The Chinese Navy is already the largest in the world with more than 350 ships, including a fast-growing fleet of destroyers, carriers and submarines. This reality continues to raise concern and make an impression upon Pentagon and Navy weapons developers.
By the end of this decade, China is expected to operate as many as 360 to 400 ships, according to the Pentagon’s 2020 China Military Power report which, among other things, catalogues the pace and extent of China’s ambitious military modernization.
“China is the top ship-producing nation in the world by tonnage and is increasing its shipbuilding capacity and capability for all naval classes,” Chad Sbragia, Deputy Assistant Secretary of Defense for China, told reporters when addressing the report, according to a Pentagon transcript.
While China’s growing fleet is already much larger than the U.S. Navy’s 293 ships, some Navy leaders and observers make the point that pure numbers may not ultimately be the measure of superiority. The Pentagon report does make this point, yet with the clear caveat that China’s emerging fleet size is indeed concerning.
“There is certainly more to naval power than ship counts, total counts of the Chinese vessels, there’s tonnage, but for—and—but I would also draw your attention to weapons systems and it’s important to highlight the Chinese ship building advantages in terms of its size of fleet,” the report states.
China’s internal ship building apparatus is, according to the report, concerning. The text of the document cites the merging of China’s State Shipbuilding Corporation and the China Shipbuilding Industry Corporation, creating the world’s largest shipbuilder.
“China domestically produces its naval gas turbine and diesel engines, as well as almost all shipboard weapons and electronic systems, making it nearly self-sufficient for all shipbuilding needs,” the Pentagon China report states.
In order to better discern the scope of China’s shipbuilding enterprise, one need only to examine its current construction of carriers and destroyers.
Having already launched its second carrier, the Shangdong, the Chinese are already starting work on a third aircraft carrier, according to a May 2020 Congressional Research Service Report, “China Naval Modernization: Implications for U.S. Navy Capabilities.” The report says the PLA Navy may have as many as 400 ships and four aircraft carriers by 2025.
China’s first indigenously-built carrier, the second carrier in the fleet overall, appears to be modeled after its first carrier, the ski-jump-configured Ukrainian-built Liaoning.
For its third carrier, the People’s Liberation Army Navy seeks to build a smoother, flatter carrier deck similar to the U.S. Ford-class with an electromagnetic catapult. An electromagnetic catapult generates a fluid, smooth launch, which is different than a steam-powered “shotgun” type take-off. Also, an electromagnetic catapult extends the ship’s attack options well beyond what China’s existing ski jump.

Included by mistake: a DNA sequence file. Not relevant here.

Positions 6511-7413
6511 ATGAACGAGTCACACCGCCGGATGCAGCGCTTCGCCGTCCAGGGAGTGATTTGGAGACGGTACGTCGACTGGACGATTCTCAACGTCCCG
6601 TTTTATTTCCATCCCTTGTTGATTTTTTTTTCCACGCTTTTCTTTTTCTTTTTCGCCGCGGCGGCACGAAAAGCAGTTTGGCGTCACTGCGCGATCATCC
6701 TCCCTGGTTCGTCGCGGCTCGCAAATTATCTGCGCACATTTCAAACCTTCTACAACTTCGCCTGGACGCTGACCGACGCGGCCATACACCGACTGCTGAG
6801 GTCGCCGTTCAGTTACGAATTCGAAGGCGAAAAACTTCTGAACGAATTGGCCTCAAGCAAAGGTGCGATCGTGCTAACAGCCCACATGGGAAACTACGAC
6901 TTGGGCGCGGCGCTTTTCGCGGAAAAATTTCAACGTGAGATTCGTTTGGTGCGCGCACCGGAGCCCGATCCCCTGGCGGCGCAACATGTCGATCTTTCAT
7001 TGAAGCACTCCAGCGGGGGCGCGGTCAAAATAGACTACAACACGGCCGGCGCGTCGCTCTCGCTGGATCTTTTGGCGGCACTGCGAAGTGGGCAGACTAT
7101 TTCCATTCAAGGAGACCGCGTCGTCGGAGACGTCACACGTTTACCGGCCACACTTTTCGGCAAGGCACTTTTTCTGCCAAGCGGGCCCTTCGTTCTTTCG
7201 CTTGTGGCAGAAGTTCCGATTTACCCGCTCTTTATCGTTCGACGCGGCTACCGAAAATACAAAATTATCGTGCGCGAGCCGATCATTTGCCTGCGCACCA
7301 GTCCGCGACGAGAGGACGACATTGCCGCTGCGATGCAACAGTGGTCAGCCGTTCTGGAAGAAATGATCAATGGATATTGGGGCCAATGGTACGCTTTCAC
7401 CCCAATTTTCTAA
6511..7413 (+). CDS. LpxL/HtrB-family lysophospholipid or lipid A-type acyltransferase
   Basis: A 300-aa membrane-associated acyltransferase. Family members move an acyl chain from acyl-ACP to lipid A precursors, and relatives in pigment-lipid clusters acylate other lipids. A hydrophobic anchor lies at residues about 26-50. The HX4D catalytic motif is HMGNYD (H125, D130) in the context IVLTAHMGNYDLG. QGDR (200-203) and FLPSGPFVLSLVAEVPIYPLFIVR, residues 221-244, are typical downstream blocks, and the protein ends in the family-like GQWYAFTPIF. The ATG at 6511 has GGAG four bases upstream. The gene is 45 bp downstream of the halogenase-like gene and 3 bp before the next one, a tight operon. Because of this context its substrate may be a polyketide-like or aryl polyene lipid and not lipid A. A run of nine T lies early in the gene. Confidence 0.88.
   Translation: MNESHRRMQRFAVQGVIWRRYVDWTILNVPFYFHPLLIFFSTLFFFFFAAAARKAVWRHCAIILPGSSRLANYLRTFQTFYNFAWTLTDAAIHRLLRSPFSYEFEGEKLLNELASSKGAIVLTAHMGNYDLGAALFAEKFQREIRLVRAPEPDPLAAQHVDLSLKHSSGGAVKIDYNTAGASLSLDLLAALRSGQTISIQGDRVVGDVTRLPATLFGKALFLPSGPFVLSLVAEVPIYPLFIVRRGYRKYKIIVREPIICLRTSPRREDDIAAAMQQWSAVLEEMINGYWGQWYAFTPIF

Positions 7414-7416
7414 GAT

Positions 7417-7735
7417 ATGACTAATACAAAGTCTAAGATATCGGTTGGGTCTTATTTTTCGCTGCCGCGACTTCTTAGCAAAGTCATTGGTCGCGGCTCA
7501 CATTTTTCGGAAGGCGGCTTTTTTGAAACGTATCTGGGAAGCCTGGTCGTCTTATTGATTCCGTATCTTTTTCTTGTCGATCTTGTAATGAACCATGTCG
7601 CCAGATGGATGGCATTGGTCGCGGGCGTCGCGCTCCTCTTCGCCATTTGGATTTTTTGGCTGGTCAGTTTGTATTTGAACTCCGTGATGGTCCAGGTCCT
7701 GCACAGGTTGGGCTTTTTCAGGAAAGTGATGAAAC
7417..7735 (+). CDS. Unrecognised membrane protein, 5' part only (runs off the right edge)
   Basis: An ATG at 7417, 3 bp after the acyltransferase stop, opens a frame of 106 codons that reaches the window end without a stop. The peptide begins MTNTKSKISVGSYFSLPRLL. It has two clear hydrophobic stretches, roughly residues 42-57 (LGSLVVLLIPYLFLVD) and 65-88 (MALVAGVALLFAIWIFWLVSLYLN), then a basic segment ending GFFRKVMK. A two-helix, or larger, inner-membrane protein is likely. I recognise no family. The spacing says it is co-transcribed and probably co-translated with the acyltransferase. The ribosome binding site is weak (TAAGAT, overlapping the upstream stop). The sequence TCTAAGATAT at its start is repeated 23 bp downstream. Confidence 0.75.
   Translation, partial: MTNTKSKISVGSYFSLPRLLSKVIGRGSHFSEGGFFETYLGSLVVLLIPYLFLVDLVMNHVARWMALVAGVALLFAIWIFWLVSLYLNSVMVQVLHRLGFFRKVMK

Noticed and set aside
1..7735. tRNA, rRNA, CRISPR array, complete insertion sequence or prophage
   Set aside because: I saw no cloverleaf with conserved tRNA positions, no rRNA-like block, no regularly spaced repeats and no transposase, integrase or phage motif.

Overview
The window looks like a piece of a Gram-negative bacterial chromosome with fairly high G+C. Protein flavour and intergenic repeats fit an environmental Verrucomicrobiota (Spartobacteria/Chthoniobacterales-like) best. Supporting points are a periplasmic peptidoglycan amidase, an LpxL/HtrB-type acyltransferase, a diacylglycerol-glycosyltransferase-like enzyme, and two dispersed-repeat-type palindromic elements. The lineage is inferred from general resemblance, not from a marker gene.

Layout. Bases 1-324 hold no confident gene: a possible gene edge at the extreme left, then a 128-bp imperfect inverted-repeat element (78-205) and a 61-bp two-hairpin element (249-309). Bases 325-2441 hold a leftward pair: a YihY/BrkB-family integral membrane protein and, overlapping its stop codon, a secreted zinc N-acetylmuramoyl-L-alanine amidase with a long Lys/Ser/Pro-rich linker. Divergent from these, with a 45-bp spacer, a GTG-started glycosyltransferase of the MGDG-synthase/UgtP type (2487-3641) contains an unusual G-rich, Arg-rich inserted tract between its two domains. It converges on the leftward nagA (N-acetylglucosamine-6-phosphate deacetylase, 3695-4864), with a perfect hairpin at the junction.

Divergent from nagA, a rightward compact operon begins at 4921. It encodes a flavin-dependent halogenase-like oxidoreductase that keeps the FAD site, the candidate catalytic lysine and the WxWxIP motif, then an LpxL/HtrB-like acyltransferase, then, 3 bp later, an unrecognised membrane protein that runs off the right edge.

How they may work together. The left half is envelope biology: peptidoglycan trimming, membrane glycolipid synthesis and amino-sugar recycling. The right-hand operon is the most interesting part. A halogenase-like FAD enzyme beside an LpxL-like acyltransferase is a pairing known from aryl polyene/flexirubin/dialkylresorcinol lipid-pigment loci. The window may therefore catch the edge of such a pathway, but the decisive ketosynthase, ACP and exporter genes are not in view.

The ship does not have large protruding deck masts or many external deck-mounted weapons and appears to have a blended body-bow with a smooth exterior. In some respects, the ship does appear to resemble some elements of the U.S. Navy’s stealthy USS Zumwalt destroyer.
Also, the central placement of the deckhouse, blended with a back-end area, might represent a deliberate effort to align the ship’s center of gravity and therefore decrease the possibility of capsizing in rough seas. The Nanchang has very similar-looking deck-mounted guns and a smooth, flat, roundly curved deckhouse. Like the USS Zumwalt, there is a decidedly linear, inwardly-angled hull-deckhouse connection.
Moreover, the radar panels of the Type 055 appear blended into the sides of the ship and the vessel appears to have narrow, yet flat command post windows. Overall, the exterior of the ship clearly seems to have fewer “sharp edges” or contours potentially more detectable to enemy radar.
Kris Osborn is the defense editor for the National Interest. Osborn previously served at the Pentagon as a Highly Qualified Expert with the Office of the Assistant Secretary of the Army—Acquisition, Logistics & Technology. Osborn has also worked as an anchor and on-air military specialist at national TV networks. He has appeared as a guest military expert on Fox News, MSNBC, The Military Channel, and The History Channel. He also has a Masters Degree in Comparative Literature from Columbia University.